The British enjoy a quaint and curious tradition on Christmas Eve. As the family is snug and cozy around the yule log, they regale one another with “authentic anecdotes about specters,” as British humorist Jerome K. Jerome put it.
Aren’t ghost stories the territory of that other eve, All Hallow’s? Not so, for the British. It does make sense: Christmas marks the darkest time of the year, the death and subsequent resurrection of the light, as marked by the Pagan traditions of Yule and Sol Invictus. This tradition stands at a crossroads: between Christianity and Paganism, between the Modern and the Victorian.
This tradition is best known, and survived the Industrial Age, by Charles Dickens‘ A Christmas Carol, whose tale of Ebenezer Scrooge, Jacob Marley and the Ghost Of Christmas Future would become a standard and, ironically, help to preserve the spirit of Christmas. In Dickens’ time, The Lord And Protector Of England, Oliver Cromwell, sought to abolish Christmas, as it was chosen for it’s Pagan roots, and the bible mentions no “holy day” other than the Sabbath. Tales like Dickens’ A Christmas Carol, helped keep the spirit of hearth and family alive.
It is fitting that we unearth, and re-appreciate, these customs, as most of today’s Christmas traditions come from Victorian times. We still send cards and drag pine trees to drop their needles into our living rooms, so why not pull out a few spooky tales this Christmas, as well?
M. R. James
“A Pleasing Terror”
Apart from Dickens’ chain-wrapped specters, probably the best-known author of Christmas chills comes from a provost of Eton College: Montague Rhodes James. James was an antiquarian and medieval scholar, who would gather a few close friends in a cozy, candlelit room on Christmas Eve, and thrill them with stories of heathen kings and buried treasure, ancient wisdom and forbidden knowledge. He is said to be the originator of the “antiquarian ghost story,” where a naive, scholarly protagonist visits a remote town or crumbling estates. His stories read like a cross between H. P. Lovecraft and Emily Bronte.
Reading (or watching, or listening to) James’ work will plunge you into a world of Gothic fantasy, and gives you a chance to immerse yourself in small details of British life. While written in Victorian times, many of James’ work were set earlier, during the Edwardan era, and carried forward these traditions forward into the future. It gives us an insight into the cloistered world of Brtish academia, of boarding schools and the best universities. A world of propriety and tea-time, a glimpse of the British leisure class.
The landscape itself is as much (if not more) of a character as the humans, and James’ work is worth reading, alone, for the descriptors of barren, bleak beaches and skeletal forests.
As an American, it often feels as if I have no roots or customs of my own, so I must look elsewhere, even if only to better appreciate where I currently am. American culture has its roots in England, so it gives us perspective on where we come from, as well as the clarity to notice the odd mutations and permutations.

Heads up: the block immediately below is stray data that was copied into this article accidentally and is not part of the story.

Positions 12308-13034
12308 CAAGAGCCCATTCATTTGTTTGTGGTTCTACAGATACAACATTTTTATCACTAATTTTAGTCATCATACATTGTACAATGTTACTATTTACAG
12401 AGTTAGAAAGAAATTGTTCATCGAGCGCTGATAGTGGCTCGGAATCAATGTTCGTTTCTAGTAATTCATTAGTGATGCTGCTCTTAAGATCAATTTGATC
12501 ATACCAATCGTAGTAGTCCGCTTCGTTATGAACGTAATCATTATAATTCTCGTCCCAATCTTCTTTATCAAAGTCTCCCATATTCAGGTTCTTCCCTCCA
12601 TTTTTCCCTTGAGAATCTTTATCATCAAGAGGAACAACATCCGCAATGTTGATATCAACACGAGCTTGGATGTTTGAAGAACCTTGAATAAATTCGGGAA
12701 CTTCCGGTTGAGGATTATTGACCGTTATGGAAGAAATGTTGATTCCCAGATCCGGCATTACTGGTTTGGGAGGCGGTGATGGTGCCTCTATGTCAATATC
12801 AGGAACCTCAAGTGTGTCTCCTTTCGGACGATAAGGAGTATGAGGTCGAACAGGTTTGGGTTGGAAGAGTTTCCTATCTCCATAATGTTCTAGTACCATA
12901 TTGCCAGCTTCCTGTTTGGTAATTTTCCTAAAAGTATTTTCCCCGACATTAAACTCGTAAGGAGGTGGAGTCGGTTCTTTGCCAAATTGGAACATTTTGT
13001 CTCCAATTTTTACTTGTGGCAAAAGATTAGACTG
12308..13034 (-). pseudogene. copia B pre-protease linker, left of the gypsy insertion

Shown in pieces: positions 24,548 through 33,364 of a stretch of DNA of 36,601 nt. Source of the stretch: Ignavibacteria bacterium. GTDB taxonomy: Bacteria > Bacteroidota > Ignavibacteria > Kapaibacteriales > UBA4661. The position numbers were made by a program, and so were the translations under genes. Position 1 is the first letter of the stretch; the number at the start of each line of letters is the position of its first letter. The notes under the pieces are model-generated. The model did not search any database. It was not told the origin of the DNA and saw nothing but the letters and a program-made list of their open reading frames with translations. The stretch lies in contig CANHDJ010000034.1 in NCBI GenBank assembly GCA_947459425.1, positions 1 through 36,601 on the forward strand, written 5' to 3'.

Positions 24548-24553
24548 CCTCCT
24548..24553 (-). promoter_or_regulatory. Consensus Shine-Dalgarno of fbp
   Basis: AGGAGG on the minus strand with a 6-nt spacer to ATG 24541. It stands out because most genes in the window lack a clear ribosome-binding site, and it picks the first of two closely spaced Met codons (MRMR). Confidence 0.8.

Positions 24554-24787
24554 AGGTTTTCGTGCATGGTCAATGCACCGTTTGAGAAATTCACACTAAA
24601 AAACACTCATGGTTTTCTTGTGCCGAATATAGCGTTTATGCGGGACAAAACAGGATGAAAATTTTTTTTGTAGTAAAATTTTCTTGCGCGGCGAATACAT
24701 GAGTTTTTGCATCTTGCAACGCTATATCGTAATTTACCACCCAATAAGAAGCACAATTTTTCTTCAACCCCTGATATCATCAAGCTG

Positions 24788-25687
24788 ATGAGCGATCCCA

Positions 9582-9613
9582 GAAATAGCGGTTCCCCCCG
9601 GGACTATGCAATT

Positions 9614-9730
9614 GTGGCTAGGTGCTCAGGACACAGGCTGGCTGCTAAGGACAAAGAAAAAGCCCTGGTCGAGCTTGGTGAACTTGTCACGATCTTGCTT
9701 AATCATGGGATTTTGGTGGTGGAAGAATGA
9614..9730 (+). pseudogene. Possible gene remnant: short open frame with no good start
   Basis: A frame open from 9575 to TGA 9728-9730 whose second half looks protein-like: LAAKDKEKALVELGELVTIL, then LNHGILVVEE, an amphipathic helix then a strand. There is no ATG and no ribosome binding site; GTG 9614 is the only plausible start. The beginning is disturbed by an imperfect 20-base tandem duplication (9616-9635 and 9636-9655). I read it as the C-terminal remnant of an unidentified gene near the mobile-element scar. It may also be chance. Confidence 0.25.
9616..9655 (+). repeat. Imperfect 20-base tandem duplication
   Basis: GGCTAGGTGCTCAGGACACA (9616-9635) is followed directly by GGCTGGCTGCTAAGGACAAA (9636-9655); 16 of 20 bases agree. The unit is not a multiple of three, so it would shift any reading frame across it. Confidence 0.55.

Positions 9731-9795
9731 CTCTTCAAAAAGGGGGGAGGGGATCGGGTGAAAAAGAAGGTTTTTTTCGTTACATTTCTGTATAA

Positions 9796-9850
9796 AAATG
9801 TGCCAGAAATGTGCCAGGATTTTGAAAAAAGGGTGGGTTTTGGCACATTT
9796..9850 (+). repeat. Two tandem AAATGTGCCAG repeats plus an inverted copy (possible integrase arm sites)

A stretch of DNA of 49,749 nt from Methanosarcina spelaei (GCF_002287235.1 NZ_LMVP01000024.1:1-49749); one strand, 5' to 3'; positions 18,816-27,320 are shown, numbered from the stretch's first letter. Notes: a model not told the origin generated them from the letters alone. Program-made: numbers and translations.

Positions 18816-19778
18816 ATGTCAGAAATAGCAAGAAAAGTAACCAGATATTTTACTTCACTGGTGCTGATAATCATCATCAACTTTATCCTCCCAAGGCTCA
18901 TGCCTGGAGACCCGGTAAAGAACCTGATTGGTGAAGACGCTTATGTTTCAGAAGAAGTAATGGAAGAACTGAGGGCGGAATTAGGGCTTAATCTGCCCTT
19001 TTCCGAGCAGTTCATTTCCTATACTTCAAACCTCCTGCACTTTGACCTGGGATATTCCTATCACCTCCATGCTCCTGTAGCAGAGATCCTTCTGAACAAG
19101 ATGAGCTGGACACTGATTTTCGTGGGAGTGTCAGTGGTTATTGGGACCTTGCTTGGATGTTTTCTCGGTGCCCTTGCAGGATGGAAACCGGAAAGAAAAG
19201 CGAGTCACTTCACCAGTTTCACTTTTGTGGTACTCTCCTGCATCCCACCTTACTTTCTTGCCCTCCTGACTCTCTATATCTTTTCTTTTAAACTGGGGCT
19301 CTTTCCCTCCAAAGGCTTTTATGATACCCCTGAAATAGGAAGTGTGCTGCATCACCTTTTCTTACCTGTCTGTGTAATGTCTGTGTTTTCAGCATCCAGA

Holidays are all about ritual & tradition. They’re landmarks, that let us measure the year, and thus ourselves. M. R. James invites us to get back to tradition, to look to the past. In a roundabout way, James reminds us of what is great about Christmas: the light, the warmth, the friends & family & feasting. But we best not forget that outside those gay halls, it’s the coldest darkest night of the year.
James’ canon reminds us of all the best parts of being devoted to horror. His ghosts are genuinely creepy, made triply so by the coziness of life, before being sucked into the strange, supernatural world. There’s a wealth of material to discover, the most infamous being the BBC’s Ghost Stories For Christmas, with a number of ’70s classics to discover, full of sharp black-and-white, worthy of Ingmar Bergmann, and blurry, saturated Kodachrome. There’s also a famous version, from 2000, with horror legend Christopher Lee reading 4 tales by candlelight.
I invite you to discover, or rediscover, the wonderful antiquated worlds of Montague Rhodes James. To start, i recommend hunting down the BBC’s spectral 1968 version of Whistle And I’ll Come To You, and then move on to 1974’s Lost Hearts, which is particularly cold and cruel, and features two of the best ghost children this side of The Orphanage. James’ legacy must be returning, as the BBC reinstated the Ghost Stories For Christmas in 2005, which have the same Edwardian elegance and atmosphere, but with modern production values. 2005’s A Room With A View is highly recommended.
For completists that are already under James’ spell, you’d do well to pick up BFI’s complete Ghost Stories For Christmas box set, which feature all 12 of the tales to date.
For those not yet ready to plunk down $100 and hunt down a PAL DVD player, i am including a number of links to some James resources. There’s a vast body of work here to get lost in. I’ll include some film, as well as text, in case you feel like having a candlelight reading of your own.